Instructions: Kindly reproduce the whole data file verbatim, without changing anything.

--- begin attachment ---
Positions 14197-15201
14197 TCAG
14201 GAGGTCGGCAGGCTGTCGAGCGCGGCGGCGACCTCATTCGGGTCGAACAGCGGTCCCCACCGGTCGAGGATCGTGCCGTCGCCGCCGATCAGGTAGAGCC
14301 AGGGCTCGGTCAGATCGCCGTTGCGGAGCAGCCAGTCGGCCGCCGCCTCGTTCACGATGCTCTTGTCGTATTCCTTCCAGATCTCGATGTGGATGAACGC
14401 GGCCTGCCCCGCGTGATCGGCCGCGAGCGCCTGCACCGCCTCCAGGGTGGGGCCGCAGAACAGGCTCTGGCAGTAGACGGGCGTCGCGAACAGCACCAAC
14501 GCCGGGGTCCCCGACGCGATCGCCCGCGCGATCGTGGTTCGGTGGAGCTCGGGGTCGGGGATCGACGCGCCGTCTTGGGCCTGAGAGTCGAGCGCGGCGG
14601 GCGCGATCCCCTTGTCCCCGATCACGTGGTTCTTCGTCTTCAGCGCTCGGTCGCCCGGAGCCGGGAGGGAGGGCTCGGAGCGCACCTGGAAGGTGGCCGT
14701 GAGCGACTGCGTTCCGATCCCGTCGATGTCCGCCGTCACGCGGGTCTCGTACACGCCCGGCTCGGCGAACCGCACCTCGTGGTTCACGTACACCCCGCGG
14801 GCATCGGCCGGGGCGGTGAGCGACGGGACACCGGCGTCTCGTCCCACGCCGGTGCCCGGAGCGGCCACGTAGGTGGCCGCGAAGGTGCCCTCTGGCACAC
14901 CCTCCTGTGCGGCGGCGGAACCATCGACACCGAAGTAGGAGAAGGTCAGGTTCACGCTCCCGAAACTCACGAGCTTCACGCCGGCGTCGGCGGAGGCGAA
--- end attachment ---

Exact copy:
Positions 14197-15201
14197 TCAG
14201 GAGGTCGGCAGGCTGTCGAGCGCGGCGGCGACCTCATTCGGGTCGAACAGCGGTCCCCACCGGTCGAGGATCGTGCCGTCGCCGCCGATCAGGTAGAGCC
14301 AGGGCTCGGTCAGATCGCCGTTGCGGAGCAGCCAGTCGGCCGCCGCCTCGTTCACGATGCTCTTGTCGTATTCCTTCCAGATCTCGATGTGGATGAACGC
14401 GGCCTGCCCCGCGTGATCGGCCGCGAGCGCCTGCACCGCCTCCAGGGTGGGGCCGCAGAACAGGCTCTGGCAGTAGACGGGCGTCGCGAACAGCACCAAC
14501 GCCGGGGTCCCCGACGCGATCGCCCGCGCGATCGTGGTTCGGTGGAGCTCGGGGTCGGGGATCGACGCGCCGTCTTGGGCCTGAGAGTCGAGCGCGGCGG
14601 GCGCGATCCCCTTGTCCCCGATCACGTGGTTCTTCGTCTTCAGCGCTCGGTCGCCCGGAGCCGGGAGGGAGGGCTCGGAGCGCACCTGGAAGGTGGCCGT
14701 GAGCGACTGCGTTCCGATCCCGTCGATGTCCGCCGTCACGCGGGTCTCGTACACGCCCGGCTCGGCGAACCGCACCTCGTGGTTCACGTACACCCCGCGG
14801 GCATCGGCCGGGGCGGTGAGCGACGGGACACCGGCGTCTCGTCCCACGCCGGTGCCCGGAGCGGCCACGTAGGTGGCCGCGAAGGTGCCCTCTGGCACAC
14901 CCTCCTGTGCGGCGGCGGAACCATCGACACCGAAGTAGGAGAAGGTCAGGTTCACGCTCCCGAAACTCACGAGCTTCACGCCGGCGTCGGCGGAGGCGAA